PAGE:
King Darius was, in the meantime, marching from Susa with 600,000 soldiers to attack Alexander. But Alexander was detained in Silicia by a sickness, which was so bad that none of the doctors dared to try to help him, fearing that if they failed and he died then the people would get mad at them and maybe even kill them. Finally, one of Alexander's friends, Philip, who was a doctor, gave him a potion to cure him. But before Philip gave it to him, Alexander had received a letter, telling him not to trust Philip, being bribed by Darius to kill him. But Alexander took the potion willingly, and while he drank it he gave the letter to Philip to read. He protested his innocence, and Alexander readily believed him. Soon after, with the help of Philip, he was up and about again.
Darius going to meet Alexander, and Alexander going to meet Darius (with their armies) they missed each other in the night, but soon turned around again and engaged in battle. He won, though he was wounded in the thigh (some say it was by Darius, but that is not proven).
Alexander went to chase Darius, but couldn't catch him. When he came back, he found his men engaged in plundering the Persian camp. However, they had left Darius's tent untouched, because that, they said, was Alexander's property. When Alexander went in and saw the magnificence and size of the pavilion, and smelt the perfumes, he said that this, truly, was royalty.
Then Alexander was notified that Darius's wife, mother, and two daughters, having been captured, were mourning Darius's death, not knowing that he was still alive. So Alexander sent someone to them to comfort them and tell them that Darius was not dead. They were treated with great respect, and given perfect privacy, though it is said that Darius's wife was the most beautiful woman then living, and her two daughters were as beautiful as would be expected.
It was said that Alexander's diet was a moderate one. Indeed, some say that he even had one of his friends search his wardrobe and other places, to make sure that no one had put some delicacy there.
Alexander was not so addicted to wine as many thought. It seems that the reason that people thought that he was addicted was because he would hold long conversations with people, and take that whole time to drink a cup. (It may have been believed that, since he always had the glass of wine in front of him, that he was refilling it many times, instead of it being the same cup.)
After he woke up, he would offer sacrifices to the gods, then have breakfast, and then employ himself for the rest of the day in reading, of hunting, or riding, or such like. He would usually have dinner very late, then bathe, and then sleep, sometimes till noon, and sometimes the whole day.
Among the things taken from Darius was a precious box, which Alexander's men gave to him. He used it to keep his beloved Iliad in.
One night, after he had taken Egypt, an old man appeared to him in a dream, and told him about an island named Pharos that lied off the land of Egypt. Alexander immediately went with his army and captured the island (for then it was an island). He was going to start a city there, and with the help of his men used flour (for they had no chalk, and the soil was black) to mark out a semi-circle to build the city on. After they were done, and he was contemplating it, a flock of birds came down and ate up all the flour! Alexander himself was uneasy at this omen, but some of his men quelled his fears, saying that it meant that not only would his city be prosperous, it would even be able to nurture and feed other nations!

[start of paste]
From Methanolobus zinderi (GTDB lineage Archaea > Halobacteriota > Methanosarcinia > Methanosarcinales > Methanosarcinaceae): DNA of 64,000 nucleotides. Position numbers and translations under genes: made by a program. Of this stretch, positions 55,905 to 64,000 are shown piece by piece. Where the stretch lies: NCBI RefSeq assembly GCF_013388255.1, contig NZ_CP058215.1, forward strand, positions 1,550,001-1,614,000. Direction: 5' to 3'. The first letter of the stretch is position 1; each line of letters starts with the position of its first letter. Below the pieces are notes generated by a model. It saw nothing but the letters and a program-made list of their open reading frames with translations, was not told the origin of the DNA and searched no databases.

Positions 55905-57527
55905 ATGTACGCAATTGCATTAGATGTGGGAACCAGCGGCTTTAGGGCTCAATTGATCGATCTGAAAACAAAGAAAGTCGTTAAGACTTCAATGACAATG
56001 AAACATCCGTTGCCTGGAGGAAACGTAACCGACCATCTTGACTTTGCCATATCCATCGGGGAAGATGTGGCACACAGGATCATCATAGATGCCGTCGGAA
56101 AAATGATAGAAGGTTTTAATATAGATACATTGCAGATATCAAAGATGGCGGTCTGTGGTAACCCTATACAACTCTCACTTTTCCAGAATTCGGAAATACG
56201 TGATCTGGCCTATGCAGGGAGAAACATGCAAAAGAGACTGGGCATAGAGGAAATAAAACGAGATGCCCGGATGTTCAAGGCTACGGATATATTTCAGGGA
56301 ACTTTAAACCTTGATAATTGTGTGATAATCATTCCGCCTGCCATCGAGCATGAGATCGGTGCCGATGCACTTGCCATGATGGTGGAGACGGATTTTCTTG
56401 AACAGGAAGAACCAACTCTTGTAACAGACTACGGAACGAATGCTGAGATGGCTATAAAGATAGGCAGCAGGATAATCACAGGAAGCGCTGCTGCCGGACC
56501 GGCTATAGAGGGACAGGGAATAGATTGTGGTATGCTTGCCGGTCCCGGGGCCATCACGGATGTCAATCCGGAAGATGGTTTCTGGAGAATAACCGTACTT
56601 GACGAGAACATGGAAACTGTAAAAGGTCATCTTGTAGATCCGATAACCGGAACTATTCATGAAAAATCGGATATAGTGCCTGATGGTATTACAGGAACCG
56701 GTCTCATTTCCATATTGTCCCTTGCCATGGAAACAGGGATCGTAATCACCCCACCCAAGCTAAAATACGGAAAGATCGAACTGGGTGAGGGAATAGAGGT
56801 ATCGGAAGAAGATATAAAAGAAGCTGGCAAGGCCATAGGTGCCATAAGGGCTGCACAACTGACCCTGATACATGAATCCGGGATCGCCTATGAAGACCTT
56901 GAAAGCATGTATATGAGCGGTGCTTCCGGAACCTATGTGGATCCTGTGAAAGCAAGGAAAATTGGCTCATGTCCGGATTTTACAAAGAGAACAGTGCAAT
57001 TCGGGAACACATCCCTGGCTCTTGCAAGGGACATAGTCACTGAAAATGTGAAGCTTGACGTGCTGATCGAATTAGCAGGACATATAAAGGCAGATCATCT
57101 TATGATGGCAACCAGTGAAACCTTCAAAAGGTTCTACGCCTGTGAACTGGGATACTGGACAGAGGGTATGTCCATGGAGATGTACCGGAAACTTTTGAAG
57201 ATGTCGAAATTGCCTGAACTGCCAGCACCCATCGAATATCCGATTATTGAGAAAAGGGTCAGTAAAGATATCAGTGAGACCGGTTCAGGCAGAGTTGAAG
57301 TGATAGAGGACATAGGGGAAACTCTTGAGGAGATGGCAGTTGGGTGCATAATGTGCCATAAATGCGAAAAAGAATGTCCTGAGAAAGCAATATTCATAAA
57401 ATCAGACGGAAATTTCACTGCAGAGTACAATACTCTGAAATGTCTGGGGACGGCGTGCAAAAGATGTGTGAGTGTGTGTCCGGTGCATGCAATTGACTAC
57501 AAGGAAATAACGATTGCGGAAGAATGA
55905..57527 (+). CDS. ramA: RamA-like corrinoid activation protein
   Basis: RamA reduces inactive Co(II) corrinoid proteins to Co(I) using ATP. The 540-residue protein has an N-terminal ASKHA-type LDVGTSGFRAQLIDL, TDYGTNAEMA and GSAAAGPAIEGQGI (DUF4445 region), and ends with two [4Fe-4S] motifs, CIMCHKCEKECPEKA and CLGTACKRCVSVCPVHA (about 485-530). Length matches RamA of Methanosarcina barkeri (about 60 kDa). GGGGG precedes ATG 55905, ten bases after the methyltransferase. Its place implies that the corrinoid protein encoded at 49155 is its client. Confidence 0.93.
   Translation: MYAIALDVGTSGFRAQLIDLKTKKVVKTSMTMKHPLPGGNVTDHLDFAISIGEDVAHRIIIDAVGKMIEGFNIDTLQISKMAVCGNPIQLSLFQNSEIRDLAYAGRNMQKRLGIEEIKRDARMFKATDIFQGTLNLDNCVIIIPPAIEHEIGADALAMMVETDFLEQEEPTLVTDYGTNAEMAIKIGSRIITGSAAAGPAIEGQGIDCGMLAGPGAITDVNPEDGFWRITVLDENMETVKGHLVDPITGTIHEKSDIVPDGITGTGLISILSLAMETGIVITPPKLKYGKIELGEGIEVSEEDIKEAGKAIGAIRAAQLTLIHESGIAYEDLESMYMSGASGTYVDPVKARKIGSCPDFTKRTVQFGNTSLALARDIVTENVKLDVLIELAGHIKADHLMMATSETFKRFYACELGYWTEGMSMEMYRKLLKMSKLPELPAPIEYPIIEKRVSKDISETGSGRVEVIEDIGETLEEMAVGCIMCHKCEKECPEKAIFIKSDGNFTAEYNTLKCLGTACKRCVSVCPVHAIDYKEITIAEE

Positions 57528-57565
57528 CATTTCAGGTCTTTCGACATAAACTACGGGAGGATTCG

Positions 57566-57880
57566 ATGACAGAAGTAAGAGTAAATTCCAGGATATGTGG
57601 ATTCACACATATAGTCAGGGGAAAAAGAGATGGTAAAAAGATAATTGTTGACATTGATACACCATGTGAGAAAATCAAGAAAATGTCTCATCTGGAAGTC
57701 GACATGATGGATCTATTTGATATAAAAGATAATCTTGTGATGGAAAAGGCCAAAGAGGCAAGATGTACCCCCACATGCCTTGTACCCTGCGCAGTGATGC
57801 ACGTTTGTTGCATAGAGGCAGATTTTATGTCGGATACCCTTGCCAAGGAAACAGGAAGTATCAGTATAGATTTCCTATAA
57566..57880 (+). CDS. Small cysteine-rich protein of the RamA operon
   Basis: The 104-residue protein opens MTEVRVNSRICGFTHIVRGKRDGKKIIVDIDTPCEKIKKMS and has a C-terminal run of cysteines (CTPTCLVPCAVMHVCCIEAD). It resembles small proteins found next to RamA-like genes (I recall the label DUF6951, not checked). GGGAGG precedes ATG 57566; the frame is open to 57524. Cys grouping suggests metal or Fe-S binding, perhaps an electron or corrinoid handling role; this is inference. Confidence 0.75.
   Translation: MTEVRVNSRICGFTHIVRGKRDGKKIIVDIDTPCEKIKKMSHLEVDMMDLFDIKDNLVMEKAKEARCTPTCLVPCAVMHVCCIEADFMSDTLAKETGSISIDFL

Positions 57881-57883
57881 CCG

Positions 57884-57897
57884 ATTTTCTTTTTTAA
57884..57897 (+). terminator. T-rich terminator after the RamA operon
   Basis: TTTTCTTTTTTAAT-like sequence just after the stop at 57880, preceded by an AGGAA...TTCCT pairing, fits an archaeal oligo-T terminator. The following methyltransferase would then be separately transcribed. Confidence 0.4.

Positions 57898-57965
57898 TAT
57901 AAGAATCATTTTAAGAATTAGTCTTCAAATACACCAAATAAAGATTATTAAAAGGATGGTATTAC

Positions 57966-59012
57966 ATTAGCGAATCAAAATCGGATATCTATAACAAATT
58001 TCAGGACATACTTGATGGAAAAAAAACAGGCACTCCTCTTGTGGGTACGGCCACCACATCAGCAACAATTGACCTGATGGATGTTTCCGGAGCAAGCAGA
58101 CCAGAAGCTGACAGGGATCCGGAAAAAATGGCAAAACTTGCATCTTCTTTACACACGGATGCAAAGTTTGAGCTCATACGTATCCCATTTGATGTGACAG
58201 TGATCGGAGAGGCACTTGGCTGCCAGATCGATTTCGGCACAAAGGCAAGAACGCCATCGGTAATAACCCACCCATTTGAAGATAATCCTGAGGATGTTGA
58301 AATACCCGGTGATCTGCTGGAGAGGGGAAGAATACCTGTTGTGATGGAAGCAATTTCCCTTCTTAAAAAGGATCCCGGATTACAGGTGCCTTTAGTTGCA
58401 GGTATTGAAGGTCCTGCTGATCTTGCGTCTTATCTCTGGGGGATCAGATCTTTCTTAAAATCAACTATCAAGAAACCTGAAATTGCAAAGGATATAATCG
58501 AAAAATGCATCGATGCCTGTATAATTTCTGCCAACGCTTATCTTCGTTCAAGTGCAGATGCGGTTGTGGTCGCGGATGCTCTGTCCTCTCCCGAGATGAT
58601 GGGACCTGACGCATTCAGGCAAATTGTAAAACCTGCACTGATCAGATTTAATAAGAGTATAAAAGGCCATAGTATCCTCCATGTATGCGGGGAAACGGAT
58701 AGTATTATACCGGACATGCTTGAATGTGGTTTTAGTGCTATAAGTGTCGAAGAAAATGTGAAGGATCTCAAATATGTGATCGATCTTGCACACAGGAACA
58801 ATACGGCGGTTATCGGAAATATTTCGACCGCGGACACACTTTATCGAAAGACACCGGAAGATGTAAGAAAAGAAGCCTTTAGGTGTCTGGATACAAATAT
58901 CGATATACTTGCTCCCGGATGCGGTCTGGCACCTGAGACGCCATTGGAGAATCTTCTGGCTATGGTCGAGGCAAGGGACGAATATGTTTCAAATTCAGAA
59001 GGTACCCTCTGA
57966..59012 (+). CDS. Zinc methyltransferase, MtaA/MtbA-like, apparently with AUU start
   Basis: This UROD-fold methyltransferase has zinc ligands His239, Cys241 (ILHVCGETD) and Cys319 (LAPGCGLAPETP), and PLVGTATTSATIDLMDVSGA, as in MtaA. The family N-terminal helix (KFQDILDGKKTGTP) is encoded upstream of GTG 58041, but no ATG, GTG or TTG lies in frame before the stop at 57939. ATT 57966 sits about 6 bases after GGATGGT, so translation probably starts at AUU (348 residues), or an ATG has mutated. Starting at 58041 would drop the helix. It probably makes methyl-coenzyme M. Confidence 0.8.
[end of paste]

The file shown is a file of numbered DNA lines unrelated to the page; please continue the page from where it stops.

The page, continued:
The main battle fought between Alexander and Darius was at Gaugamela (Camel's House), so called because an ancient king from those parts once had his life saved by the camel he was riding on, and in his gratitude he gave a wonderful stable (and perhaps whole village) to it, and it was in this place that the battle was fought.
Some of Alexander's oldest commanders, seeing how many men the enemy had, came to him, and asked him to attack by night, because it was to dangerous to attack by day. But Alexander said that he, "would not steal a victory," which some think to be boyish, but many think that he did not want Darius to blame his loss, if Alexander should win, on the night, and so have a pretext to attack again. Having said this, he departed and went to bed, and surprisingly slept better that night then was usual with him.
The next day, the battle started. It was dubious for a while, because the horsemen of Darius threw the left flank of Alexander into confusion, while more of Darius's men attacked the camp, and the camp was so hard pressed that it asked Alexander to send them more troops from the front. But he refused, and then put on his armor. He tended to ride Bucephalas into battle, but used another horse when reviewing his men, or whatnot, because Bucephalas was getting old.
As Alexander was praying to the gods, one of his men rode by and pointed out an eagle that flew over his head, towards the enemy. The men were excited at this, and the cavalry charged, followed closely by the foot soldiers. Their charge was so terrible that they dispersed almost all of the enemy, only a few of the bravest ones staying, and dying. Darius, seeing all was lost, mounted a mare, and betook himself to flight. The battle being won, his men proclaimed Alexander the King of Asia.
Alexander then went through Babylon, and the Babylonians readily accepted him as their ruler. There was a spot, near the place Alexander was staying, where naphtha issued from the ground in a stream. (naphtha is a cross between petroleum and benzine.) They showed him how readily it took flame by sprinkling drops of it on the street and then lighting torches to it, just as the sun was going down so that the whole street was a blaze of fire.
Alexander then fought a battle with Porus, who used elephants in his battles. Porus placed his elephants in the center, and so Alexander attacked the left wing, while one of his captains attacked the right. They forced them to retreat for the center, and fought for hours before Alexander finally won. It is said that Porus was a large, 7 foot man, so that when he was mounted upon his elephant, it looked like a regular man mounted on his horse. His elephant showed many times how smart it was, including the fact that when he was overpowered by his wounds, and the darts thrown at him, the elephant knelt down, so as not to let him fall of, and used its trunk to pull the darts out. When Alexander had taken Porus prisoner, and asked him how he expected to be used, he answered, "like a king!" Alexander then gave him not only his own country to rule but some other places that he (Alexander) had conquered.
Not long after this battle, Bucephalas died. In his memory, Alexander built a city which he named Bucephalia.
There are a couple accounts of Alexander's death, but they both agree that he died of a fever.
Copyright © 2002-2013 AmblesideOnline. All rights reserved. Use of this curriculum subject to the terms of our License Agreement.